The Demon of Relentless Righteousness
I've spent most of my adult life believing that. I graduated from high school in 1967, just before "high" school took on a whole new meaning. The war in Vietnam was ramping up. I remember notices on bulletin boards in school informing us up-and-coming adults that when we turn 18 we were required by law under the threat of severe punishment to register for the draft - the Selective Service. I felt frightened by the whole prospect, needless to say. Either I register and risk death in Vietnam or I don't and face certain prison - in a "free" country no less!
I had already made my choice not to attend college, not only for financial reasons although those loomed huge, but also because I felt unprepared. I was an especially slow reader. I turned 18 in my senior year and obediently registered for the draft. After working through the summer I realized that I needed to do something if I didn't want to be an infantryman risking my own death in Vietnam killing and maiming people I was programmed to believe were enemies of American freedom.
Little did I realize at the time that I was being choked by righteousness, or rather by American self-righteousness, but that's exactly what was happening.
My solution was to enlist in the US Air Force so that's what I did.
That's not something I look back at with pride. I consider myself to be incredibly fortunate to have been born in the United States of America, but that was a dark time in American history, a permanent stain that will never be erased, will never fade away, will not be forgotten by me until my brain has ceased functioning rationally.
My own self-righteous American pride took a deep hit in the four years I remained on active duty. It wasn't that I lost my American pride, my pride in our nation. It was the realization that I was making a sacrifice for a cause in which I had no say whatsoever other than disobedience which, just as with the draft, would bring me certain severe punishment, possible even the lifelong stain of prison time and a dishonorable discharge from the military if I failed to submit. For over three and a half years I counted the days remaining before I could be free again.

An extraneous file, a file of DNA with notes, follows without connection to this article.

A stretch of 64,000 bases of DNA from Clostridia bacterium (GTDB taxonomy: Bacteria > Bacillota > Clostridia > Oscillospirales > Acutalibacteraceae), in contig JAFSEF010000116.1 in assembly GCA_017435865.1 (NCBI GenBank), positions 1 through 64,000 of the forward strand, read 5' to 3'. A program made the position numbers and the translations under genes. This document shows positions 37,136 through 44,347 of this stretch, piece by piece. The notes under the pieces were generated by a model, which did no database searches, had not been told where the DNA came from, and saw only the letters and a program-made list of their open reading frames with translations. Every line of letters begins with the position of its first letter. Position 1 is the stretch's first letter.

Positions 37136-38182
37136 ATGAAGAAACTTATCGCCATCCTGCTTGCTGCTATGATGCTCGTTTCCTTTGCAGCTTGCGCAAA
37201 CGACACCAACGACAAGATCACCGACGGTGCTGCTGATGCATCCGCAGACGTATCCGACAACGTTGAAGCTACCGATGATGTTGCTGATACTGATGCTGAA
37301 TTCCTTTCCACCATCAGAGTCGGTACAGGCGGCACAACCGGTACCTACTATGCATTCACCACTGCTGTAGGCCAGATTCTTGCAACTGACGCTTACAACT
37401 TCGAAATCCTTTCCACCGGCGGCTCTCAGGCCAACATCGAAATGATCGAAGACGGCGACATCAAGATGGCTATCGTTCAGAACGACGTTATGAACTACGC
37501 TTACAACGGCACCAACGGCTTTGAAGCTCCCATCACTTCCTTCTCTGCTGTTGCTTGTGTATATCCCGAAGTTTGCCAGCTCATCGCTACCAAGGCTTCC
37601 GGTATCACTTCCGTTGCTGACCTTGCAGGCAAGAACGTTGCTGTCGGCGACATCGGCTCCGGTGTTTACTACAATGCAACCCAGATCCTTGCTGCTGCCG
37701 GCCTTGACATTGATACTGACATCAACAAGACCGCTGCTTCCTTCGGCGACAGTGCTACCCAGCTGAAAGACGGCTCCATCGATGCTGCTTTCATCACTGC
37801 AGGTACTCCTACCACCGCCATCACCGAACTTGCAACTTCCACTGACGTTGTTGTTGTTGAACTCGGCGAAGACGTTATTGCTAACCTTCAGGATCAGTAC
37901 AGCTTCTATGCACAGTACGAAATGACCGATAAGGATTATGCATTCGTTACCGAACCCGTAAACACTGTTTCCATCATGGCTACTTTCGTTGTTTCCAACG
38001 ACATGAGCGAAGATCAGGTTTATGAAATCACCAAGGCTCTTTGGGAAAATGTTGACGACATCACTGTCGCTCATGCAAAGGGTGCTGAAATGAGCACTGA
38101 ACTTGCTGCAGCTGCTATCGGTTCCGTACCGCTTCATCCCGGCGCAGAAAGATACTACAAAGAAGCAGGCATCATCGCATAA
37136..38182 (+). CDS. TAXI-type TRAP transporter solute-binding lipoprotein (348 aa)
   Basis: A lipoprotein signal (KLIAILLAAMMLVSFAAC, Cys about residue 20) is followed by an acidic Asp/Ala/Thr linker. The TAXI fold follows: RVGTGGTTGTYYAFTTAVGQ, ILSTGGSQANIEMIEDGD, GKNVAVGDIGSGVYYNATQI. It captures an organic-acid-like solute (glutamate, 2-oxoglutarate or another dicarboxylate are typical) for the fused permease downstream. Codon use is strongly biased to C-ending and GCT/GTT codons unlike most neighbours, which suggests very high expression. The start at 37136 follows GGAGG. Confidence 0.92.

Shortly after my "honorable" discharge in a time of deep post-military depression I became what was then openly and proudly referred to as a "born again" Christian falling into the hands of what was then called Fundamentalist Christianity. I was raised as a Christian, just not as a "saved" and "fundamentalist" and "born again" Christian.
Little did I realize at the time that just as I had been raised to believe in the righteousness of America, I was submitting myself to being groomed to the righteousness of right-wing religion. It took twenty years for me to come to that realization. Well that's stretching it a bit. My conscience kept reminding me that something about all that religion was - let's say for simplicity - fishy?
My Christian experience programmed me to believe that self-righteousness is a sin, an affront to God.
I couldn't agree more.
But my conscience wouldn't let me escape the unresolvable conflict between the sinfulness of self-righteous belief and the Godliness of Christian righteousness itself. I mean, think about this, is it even possible to believe in righteousness without actually being self-righteous? I DON'T THINK SO!
Being righteous means being right or moral. Being self-righteous means thinking you are more right or more moral than someone else. Is there any difference there at all without fudging reality? I mean to be righteous you need to submit to some authority whether it be God or Allah or Humanism or any of a dozen other moral belief systems.
To not submit is to be "free".
For someone living in a free country such as the United States to submit to an undefined or loosely defined authority is pure Orwellian. Be honest now but what authority is not either undefined or loosely defined? What authority is so pure as to not be subject to skepticism by a mind seeking freedom?
What belief system delivers freedom from error?
The music system?
Rolling Stone magazine?
Muslims would claim that submission to Islam, Allah, the Quran, and Sharia Law is the correct answer to that question.
Christians would claim (and then probably turn right around and immediately deny) that submission to God, Christ, and Jesus as well as to the Holy Bible is the answer.
Humanists would claim that submission to higher learning and science is the closest thing there is to the correct answer, that all other beliefs are anything but "right" because of the overwhelming evidence that belief in the supernatural is irrational, destructive, unproven, and self-defeating.
Each belief system requires the believer to submit to its chosen authority.
But consider this:
Who gets to do the choosing? Why of course the believer makes that choice. The believer gets to choose, whether freely or by coercion, which authority is right. Each "self" chooses its own form of "righteousness" and there lies the conflict. If the self gets to make that choice, how is it not self-righteousness?
So what am I saying. Am I saying it's just plain erroneous to be righteous in the first place?
It's never correct to believe that any belief is right. It's always correct to free your mind of belief and open your mind to seek a better understanding.
Think of righteousness as a demon plaguing mankind.
Freedom is freedom from the presumed authority of any belief system.
Suspend disbelief right along with it.
Then seek a better understanding.